Nairobi — All Africans of goodwill - and particularly those in the neighbourhood of Somalia - know the anguish and pain our brothers and sisters have gone through since the early 1990s. Recent events in Somalia demonstrate that all is not well there, despite earlier hopes pinned on the transitional government of Somalia, whose seat of power is in Baidoa and not Mogadishu, the recognised capital.
Mogadishu was recently taken over by a Somali teacher, Sheikh Shariff Ahmed, now the chairman of the Union of Islamic Courts. While this group may now be in charge in Mogadishu, the war is far from over as there appears to be fears that the fighting could degenerate into internecine warfare, long the bane of Somalia.
And the rest of the world seems to be scared of committing itself to the cause of Somalia beyond occasional high-profile visits. For instance, just last month, Hillary Benn, the UK Secretary for International Development, made a brave visit to what someone has described as the country "the world forgot."
Quite frankly, there have been few politicians from the developed world with the guts to venture into war-torn Somalia since Siad Barre's unceremonious exit in 1991.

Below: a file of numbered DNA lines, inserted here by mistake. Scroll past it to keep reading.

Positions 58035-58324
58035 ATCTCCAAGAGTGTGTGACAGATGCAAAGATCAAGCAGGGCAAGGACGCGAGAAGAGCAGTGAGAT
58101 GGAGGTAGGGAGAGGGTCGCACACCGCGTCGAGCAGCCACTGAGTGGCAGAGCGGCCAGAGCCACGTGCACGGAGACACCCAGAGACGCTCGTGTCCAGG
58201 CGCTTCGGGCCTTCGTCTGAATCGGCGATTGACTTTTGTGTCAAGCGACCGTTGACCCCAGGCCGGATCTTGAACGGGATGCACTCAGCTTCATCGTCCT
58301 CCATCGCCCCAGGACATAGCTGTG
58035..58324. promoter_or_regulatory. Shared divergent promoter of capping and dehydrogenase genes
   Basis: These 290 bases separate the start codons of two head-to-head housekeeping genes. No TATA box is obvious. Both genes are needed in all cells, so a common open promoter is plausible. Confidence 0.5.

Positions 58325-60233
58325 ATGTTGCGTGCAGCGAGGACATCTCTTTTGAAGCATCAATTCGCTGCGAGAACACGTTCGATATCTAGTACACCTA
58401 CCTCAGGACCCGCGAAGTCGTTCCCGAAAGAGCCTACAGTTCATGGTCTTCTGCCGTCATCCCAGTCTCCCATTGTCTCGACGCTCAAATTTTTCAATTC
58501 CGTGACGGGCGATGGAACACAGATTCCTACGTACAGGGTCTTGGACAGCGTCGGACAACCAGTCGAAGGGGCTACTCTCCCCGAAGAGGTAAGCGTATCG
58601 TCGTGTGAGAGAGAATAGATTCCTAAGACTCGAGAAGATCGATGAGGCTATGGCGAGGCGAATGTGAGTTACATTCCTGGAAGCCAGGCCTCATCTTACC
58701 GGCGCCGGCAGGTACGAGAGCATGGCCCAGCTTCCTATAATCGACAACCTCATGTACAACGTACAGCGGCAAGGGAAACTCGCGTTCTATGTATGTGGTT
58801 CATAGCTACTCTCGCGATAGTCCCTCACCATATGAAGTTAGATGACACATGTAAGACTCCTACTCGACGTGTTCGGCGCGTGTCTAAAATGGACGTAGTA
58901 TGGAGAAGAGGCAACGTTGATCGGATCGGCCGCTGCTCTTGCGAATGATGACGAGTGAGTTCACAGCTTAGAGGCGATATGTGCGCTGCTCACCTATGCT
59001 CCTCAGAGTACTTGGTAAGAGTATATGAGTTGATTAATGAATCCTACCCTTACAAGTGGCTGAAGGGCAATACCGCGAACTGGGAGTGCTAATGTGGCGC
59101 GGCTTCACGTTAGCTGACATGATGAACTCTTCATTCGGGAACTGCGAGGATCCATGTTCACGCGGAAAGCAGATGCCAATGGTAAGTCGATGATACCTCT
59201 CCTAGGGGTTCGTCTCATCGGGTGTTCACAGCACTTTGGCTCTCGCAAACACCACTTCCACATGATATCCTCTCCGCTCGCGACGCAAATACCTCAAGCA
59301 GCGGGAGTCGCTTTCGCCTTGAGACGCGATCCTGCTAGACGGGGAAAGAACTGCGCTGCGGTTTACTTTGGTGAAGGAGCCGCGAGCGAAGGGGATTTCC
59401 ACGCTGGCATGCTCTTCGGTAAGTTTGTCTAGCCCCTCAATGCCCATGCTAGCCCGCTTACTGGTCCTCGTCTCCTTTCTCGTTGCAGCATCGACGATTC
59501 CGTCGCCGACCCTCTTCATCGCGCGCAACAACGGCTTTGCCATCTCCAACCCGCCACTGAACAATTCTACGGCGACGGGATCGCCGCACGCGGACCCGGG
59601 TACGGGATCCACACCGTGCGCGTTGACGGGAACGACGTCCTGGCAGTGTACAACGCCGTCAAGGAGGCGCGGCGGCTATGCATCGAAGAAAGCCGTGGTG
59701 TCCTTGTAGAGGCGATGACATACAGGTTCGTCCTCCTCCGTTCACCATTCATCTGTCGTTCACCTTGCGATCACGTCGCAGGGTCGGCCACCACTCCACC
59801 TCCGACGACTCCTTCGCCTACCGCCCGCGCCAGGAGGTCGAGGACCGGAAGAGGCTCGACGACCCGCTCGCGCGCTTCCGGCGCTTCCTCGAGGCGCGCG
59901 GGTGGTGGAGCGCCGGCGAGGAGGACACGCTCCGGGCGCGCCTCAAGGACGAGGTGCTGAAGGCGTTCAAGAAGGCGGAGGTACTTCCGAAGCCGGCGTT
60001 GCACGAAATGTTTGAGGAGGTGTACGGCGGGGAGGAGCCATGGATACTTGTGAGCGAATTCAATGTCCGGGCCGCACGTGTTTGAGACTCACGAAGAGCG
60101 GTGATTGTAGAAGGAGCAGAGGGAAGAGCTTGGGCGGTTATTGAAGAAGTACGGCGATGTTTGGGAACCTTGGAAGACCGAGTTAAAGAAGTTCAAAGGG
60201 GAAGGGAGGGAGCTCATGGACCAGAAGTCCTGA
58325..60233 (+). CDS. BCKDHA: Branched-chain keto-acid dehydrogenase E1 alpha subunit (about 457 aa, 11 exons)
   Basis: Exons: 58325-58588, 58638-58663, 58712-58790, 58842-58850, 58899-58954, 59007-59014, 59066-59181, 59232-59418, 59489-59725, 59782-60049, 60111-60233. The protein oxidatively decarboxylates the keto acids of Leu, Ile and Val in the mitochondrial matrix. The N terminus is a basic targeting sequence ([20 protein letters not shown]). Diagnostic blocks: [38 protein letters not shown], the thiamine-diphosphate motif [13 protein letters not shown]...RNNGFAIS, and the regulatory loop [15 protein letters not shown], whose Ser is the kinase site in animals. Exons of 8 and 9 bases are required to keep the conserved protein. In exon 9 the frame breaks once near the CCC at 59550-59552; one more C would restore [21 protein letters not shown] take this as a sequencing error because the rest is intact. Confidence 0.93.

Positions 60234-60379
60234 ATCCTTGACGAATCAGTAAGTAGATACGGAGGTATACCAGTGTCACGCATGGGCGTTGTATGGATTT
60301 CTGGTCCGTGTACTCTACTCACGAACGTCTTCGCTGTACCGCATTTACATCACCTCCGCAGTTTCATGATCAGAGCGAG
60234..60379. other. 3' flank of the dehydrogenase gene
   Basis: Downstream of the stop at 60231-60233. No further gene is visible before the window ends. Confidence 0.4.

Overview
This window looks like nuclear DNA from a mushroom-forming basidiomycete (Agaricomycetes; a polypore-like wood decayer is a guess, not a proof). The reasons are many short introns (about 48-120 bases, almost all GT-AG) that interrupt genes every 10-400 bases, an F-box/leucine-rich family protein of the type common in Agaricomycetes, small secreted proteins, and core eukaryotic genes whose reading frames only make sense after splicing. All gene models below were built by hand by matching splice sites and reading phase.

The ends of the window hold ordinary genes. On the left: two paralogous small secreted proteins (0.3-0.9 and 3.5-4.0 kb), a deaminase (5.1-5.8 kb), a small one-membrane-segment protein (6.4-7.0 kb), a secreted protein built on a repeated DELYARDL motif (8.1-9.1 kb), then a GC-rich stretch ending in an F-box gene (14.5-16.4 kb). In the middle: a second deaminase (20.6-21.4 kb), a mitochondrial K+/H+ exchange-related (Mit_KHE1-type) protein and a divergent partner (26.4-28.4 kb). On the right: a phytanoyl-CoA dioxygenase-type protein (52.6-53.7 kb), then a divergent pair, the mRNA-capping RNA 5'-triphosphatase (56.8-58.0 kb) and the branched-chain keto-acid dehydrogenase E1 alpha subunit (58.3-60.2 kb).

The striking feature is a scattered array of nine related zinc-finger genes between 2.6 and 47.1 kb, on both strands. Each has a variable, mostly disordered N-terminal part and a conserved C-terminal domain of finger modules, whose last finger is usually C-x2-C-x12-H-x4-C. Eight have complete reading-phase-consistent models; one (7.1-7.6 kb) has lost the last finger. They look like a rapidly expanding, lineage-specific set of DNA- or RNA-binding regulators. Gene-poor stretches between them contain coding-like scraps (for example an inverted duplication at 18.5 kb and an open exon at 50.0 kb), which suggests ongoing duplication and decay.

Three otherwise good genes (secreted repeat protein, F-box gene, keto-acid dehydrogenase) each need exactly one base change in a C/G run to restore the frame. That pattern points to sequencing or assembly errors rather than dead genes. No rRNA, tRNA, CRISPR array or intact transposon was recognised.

Interestingly, unlike Somalia, Somaliland has by and large remained an oasis of peace and stability, where people abide by the rule of law. This has been achieved without foreign assistance, international intervention or regional or international conferences.
IN FACT, today Somaliland has become the focus of interest for its unique and home-based model based of modern democracy and traditional laws. No wonder, as experts have pointed out, Somaliland could be "Africa's best kept secret."
As though to confirm Somaliland's rejuvenation, a report compiled by the African Union's fact-finding mission to Somaliland that was presented to the African Union Summit in Khartoum early this year strongly recommended the country's recognition.
The good news is that Somalia's transitional parliament has voted in favour of the deployment of an African peacekeeping force to support the efforts of the interim government in restoring law and order as well as establishing state institutions. This should provide some respite for the Somali people - at least for the moment.
Oscar Kimanuka is a commentator on social and economic issues based in Kigali.